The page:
Demystifying Watercolor

Linda James grew up in the midwest and received a BFA in Painting from the University of Wisconsin-Milwaukee in 1971.
Her path in life has always included a range of overlapping interests. For over 40 years, Linda has been a freelance graphic designer. In addition, she operated a fiber arts studio in the 70s, raised a family in the 80s, became an herbalist in the 90s, and had an herbal health care practice in the early 2000s. Indigenous art forms have always intrigued her – including Indonesian ikat and shibori, aboriginal dot paintings, Native American carving and basketry, and African and Central American textiles. There is a spiritual content in all of these art forms that unifies them. It is that focused intent that influences her present work in watercolor. In 2010, she began creating one-of-a-kind handpainted artist books. Creating visual narratives is of particular interest as well as exploring the emotional and spiritual vibration of color. Her paintings continue to be exhibited regionally and are in private collections around the country.
Saturday, Sunday
9:30 A.M.-4:30 P.M.
10/28-10/29
$215
All Levels Welcome
Gage Capitol Hill

BASIC SUPPLIES:

  • Tube watercolors, professional grade. My favorite brands are Daniel Smith, Winsor & Newton, DaVinci and Holbein. Most brands come in 14 or 15 ml tubes. Winsor & Newton offers 5 ml tube sizes. Avoid buying paints that have the words “Hue” or “Mixture” in the name. They will not yield the same results as pure pigments.
    • Basic palette:

    • Areolin Yellow
    • Cadmium Yellow Light or Medium
    • Quinacridone Gold
    • Rose Madder Genuine
    • Cadmium Red Light or Medium
    • Permanent Rose
    • Cobalt Blue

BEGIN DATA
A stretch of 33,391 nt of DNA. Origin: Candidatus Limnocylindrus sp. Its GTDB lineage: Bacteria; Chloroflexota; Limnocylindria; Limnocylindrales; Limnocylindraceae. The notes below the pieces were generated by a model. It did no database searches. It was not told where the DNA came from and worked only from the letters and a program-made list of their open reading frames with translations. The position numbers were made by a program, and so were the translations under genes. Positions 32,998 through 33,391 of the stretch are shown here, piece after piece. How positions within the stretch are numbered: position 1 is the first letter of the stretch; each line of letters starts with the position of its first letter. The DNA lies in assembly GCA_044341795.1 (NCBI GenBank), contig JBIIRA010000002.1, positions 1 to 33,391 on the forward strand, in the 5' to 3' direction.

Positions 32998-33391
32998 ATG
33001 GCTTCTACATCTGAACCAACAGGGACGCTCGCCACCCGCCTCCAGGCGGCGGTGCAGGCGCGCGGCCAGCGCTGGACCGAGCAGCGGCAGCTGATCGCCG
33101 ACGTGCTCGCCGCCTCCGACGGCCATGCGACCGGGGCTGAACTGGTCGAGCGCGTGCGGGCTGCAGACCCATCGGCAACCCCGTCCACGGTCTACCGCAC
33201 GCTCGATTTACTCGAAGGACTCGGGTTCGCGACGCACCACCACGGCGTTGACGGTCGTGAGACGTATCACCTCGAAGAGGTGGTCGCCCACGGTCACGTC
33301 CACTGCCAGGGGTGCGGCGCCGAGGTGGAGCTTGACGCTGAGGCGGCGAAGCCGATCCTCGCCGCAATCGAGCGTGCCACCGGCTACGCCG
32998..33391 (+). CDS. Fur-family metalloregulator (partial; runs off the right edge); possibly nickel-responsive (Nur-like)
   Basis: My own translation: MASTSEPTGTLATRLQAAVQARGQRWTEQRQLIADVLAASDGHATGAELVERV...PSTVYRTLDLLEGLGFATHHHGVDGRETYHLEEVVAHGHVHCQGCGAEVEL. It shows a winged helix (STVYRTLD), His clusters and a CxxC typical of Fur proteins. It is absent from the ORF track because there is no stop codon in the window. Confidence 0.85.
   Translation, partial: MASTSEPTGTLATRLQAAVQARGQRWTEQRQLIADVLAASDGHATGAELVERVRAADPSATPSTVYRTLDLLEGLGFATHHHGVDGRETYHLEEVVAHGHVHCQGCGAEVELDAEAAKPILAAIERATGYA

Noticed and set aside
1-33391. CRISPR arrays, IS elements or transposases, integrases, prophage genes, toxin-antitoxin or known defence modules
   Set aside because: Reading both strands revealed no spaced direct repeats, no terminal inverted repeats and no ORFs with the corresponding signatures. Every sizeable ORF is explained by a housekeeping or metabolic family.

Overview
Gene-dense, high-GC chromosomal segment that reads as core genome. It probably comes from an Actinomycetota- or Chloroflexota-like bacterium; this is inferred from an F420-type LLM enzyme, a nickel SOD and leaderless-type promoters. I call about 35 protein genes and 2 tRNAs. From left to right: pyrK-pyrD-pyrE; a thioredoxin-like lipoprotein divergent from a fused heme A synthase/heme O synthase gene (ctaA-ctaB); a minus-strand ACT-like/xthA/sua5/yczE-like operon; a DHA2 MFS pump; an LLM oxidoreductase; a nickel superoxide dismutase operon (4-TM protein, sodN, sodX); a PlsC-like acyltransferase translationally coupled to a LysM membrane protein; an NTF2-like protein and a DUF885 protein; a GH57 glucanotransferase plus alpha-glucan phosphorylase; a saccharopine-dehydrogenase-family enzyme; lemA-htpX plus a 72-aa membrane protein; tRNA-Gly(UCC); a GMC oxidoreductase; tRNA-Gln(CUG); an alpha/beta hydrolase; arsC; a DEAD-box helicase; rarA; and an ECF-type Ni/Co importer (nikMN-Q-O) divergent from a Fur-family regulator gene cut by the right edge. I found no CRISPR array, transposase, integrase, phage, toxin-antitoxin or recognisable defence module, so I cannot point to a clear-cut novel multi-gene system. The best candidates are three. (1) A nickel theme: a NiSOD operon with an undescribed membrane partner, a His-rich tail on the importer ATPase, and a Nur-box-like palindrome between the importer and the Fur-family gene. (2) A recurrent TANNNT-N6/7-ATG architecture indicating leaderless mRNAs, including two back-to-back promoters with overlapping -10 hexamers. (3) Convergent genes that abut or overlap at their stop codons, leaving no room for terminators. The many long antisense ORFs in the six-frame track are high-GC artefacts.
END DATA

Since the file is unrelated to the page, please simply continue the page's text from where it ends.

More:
• French Ultramarine Blue or Ultramarine Blue
    • Phthalo (Winsor) Blue – Green shade
    • Burnt Sienna
  • Brushes: Look for mixed synthetic/natural hair brushes, but there are some good synthetic brushes available and they tend to be more affordable. A #8 round and a 3/4” flat (optional – a #3 or #4 round).
    Note: Check out the discounted brushes at Artist and Craftsman Supply at 4350 8th Ave NE. They have a variety of decent seconds available for $1 to $4 each.
  • Painting or drawing board: If you don’t already have one, a good option is to get an 18” x 18” Artist Tote Board. They also come in larger sizes.
  • A white plastic 18-well (or larger) covered palette – there are several available. Here’s one example: www.cheapjoes.com/alvin-heritage-paint-palettes.html. These palettes are also available locally.
  • Sharpie Chisel Tip Marker
  • Roll of 3/4” drafting tape or Scotch-blue painter’s tape
  • Small 2 or 4 oz. plastic spray bottle

I will supply watercolor paper, artist sponges, pencils, water cups, paper towels, and additional watercolor pigments for experimentation. There will be an $20 supply fee for the watercolor paper and use of additional pigments.

If you have any questions, email me at lindajamesart@gmail.com

 
A no-pressure way to explore the watercolor medium, we will focus on technique and a clear understanding of the pigments, brushes, and papers. There will be a specific focus on play and experimentation — using watercolor and abstraction as the vehicle for personal expression.

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